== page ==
Project Management

Is your project MAD?

Forget deliverable-inspired tasks that produce little useful output. If you want your project management discipline to really shine, apply them to true business objectives.

In the past several years there seems to have been a project management renaissance. While you'll have to pardon me for referring to one of the great intellectual movements and a fairly dry topic like project management in the same sentence, what was once an esoteric discipline is now a topic for discussion everywhere from boardrooms to cocktail parties. Like any good management religion, a cadre of certification and membership organizations has arrived on the scene, bestowing a slew of letters on the last name of anyone that wishes to write a check and take a test, and project management itself has become wrapped in esoteric terminology and incomprehensible mathematic gymnastics.

This increased focus on project management to a large extent has been a good thing. Companies have come to the realization that succeeding at implementing complex projects, like those an IT department frequently tackles, requires more than hope and good luck. Like any discipline, there are right and wrong ways to manage a project, and the project management organizations have done well spreading this dogma. Where they have failed is that many are now placing more emphasis on the mechanics of project management than completing the project the discipline is meant to facilitate.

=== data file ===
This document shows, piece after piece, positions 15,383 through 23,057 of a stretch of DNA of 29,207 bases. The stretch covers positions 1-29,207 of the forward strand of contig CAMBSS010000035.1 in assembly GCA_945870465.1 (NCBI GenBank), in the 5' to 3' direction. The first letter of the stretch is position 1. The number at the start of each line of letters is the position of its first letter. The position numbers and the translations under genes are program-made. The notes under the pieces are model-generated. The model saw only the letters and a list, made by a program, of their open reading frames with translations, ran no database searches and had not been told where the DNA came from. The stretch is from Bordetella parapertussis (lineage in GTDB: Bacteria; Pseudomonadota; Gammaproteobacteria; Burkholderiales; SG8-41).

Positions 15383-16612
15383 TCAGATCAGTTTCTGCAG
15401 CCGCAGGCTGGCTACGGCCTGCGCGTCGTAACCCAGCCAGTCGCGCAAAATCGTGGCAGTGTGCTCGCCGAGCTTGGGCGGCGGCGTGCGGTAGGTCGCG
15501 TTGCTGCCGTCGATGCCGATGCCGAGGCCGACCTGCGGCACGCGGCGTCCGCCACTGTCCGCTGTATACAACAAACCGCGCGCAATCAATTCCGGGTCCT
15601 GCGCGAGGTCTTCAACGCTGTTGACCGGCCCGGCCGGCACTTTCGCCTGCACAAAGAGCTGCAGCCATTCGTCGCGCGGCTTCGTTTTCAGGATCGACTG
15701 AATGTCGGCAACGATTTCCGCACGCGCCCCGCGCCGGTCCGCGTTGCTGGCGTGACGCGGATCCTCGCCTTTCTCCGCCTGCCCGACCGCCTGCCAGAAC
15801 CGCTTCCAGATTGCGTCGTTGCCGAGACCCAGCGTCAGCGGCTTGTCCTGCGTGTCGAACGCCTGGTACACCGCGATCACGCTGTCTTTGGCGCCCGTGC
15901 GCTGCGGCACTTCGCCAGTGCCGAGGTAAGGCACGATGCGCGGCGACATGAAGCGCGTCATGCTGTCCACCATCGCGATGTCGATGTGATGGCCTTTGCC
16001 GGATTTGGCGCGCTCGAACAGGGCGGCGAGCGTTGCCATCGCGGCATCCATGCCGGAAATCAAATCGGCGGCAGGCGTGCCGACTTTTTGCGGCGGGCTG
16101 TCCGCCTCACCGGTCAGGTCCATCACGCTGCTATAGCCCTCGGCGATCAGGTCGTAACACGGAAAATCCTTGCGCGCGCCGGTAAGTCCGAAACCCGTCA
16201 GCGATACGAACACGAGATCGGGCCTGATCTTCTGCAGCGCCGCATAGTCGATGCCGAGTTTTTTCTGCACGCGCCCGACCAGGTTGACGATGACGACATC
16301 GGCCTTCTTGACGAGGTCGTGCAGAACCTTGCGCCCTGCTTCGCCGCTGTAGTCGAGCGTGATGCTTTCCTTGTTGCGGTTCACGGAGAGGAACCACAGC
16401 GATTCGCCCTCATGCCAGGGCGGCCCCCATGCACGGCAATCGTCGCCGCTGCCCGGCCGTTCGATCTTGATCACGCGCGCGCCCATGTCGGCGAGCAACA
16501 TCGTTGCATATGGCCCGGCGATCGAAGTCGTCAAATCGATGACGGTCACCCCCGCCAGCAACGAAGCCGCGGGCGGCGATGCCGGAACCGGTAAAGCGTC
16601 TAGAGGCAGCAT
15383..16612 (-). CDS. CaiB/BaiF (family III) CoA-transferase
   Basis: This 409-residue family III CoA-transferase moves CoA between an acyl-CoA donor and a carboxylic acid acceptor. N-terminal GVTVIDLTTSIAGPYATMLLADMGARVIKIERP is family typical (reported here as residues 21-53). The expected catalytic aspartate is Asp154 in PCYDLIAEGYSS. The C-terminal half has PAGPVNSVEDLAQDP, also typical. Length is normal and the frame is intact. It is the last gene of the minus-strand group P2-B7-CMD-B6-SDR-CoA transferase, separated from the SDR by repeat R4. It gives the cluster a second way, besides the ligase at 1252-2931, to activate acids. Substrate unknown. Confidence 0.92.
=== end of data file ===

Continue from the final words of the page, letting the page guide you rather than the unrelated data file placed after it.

Many seemingly well-managed projects mysteriously spiral into disaster. Initially everything looks good to the stakeholder committee or CIO overseeing the project when suddenly, usually around the realization phase, everything falls apart. After spending millions to get the project back on track, a "post-mortem" often finds a focus on project management mechanics and deliverables were a distraction that obfuscated the true source of the failure. While consultants and implementation team members produced reams of paper and checked boxes on their to-do lists, fundamental business challenges and decisions remained unsolved or unnoticed.